See also: Netscape Navigator
A company, Netscape Communications, Inc., that created the revolutionary Netscape Navigator Web browser. Netscape.com is now an Internet hub for the AOL/Time Warner online presence and will shortly be the name of a low-cost version of AOL.
Netscape was the second major Web browser to appear on the Internet after Mosaic. Many of the design tools such as tables and formatting implimented by Netscape exist to this day.
Netscape was one of the original dot-com explosions. Its company size increased from a handful to hundreds in a very short time, had a unique work philosophy with pool tables, beer, and flexible hours, and was truly a cutting-edge operation. Netscape gave its browser away to educational institutions and individuals for free but charged commercial entities, profiting from server products as well. For a few years, Netscape was the dominant browser until Internet Explorer 4 began to take away their market share by giving away the browser for free and bundling it with the Windows operating system. Netscape 4 also got modest reviews with Web developers for its poor standards-compliance, no longer a problem with Netscape 6+.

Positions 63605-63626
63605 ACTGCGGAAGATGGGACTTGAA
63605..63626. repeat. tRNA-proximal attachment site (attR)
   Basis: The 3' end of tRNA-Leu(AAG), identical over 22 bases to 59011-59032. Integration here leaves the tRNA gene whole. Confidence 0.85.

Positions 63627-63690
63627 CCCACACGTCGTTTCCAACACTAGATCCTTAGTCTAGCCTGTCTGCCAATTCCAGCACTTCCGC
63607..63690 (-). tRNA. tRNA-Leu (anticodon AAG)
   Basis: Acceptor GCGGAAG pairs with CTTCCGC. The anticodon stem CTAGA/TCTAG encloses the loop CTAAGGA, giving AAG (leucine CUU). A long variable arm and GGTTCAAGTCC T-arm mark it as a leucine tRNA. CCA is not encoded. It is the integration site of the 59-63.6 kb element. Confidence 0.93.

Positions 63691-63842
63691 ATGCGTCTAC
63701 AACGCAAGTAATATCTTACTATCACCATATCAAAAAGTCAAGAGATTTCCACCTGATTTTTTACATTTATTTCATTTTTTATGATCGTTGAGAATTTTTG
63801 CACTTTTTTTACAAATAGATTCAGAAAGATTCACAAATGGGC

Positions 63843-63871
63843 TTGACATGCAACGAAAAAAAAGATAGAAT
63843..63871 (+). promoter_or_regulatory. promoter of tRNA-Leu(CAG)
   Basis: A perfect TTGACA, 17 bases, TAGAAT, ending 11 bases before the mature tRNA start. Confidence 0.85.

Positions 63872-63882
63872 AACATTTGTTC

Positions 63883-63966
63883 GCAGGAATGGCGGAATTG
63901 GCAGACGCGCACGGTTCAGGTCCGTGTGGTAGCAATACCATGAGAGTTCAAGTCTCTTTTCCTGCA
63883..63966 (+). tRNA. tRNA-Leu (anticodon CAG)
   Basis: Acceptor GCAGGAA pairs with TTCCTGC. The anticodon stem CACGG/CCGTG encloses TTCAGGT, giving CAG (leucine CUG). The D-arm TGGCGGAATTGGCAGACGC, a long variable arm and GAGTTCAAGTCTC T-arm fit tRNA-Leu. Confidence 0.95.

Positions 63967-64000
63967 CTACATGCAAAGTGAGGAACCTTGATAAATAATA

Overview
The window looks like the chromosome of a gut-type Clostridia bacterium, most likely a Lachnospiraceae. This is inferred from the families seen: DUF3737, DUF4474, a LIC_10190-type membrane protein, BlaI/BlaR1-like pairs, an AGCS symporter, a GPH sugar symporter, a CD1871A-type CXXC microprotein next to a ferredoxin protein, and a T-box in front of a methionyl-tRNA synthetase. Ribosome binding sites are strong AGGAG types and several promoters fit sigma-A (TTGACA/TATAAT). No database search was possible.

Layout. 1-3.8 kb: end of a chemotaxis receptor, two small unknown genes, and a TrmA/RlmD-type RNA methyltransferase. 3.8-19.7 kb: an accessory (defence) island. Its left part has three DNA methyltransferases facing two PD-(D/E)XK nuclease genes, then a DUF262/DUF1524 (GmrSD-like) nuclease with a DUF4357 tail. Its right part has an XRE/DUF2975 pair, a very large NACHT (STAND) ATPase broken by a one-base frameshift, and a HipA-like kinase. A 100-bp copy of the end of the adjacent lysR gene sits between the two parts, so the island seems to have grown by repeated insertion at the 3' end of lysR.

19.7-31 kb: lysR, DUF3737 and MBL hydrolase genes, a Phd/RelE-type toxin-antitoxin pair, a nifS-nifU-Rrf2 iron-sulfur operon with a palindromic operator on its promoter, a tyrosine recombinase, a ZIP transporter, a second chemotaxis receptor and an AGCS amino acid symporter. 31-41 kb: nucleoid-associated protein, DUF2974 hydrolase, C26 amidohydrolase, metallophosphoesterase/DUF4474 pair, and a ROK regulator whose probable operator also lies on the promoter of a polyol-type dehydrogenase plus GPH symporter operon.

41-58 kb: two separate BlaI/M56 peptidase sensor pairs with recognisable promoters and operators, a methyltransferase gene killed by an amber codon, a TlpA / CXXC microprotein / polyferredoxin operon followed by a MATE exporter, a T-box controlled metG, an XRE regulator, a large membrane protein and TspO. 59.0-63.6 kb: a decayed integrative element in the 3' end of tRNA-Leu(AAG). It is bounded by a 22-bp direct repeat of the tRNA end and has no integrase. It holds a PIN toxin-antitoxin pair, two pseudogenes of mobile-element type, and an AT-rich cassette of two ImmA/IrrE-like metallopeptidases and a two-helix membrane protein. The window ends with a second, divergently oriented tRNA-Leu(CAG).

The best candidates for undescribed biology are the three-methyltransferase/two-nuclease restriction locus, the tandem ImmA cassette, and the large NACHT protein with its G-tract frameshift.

As it began to lose its marketshare, Netscape was purchased by AOL shortly after open-sourcing its Web browser and creating the Mozilla project, full rewrite of the web browser's source code. While it took four long years, the Mozilla project is becoming one of the most successful open-source projects among Linux, OpenOffice, and others. Mozilla is a feature rich, highly standards-compliant browser and available for many operating systems in a variety of languages.
Netscape continues to contribute to the Mozilla browser as well as other projects. All its browser developers were laid off and they began to fund the Mozilla organization directly but Netscape continues (infrequently) to repackages the Mozilla browser similar to Linux Distributions. This is useful as some organizations require a brand name when using software.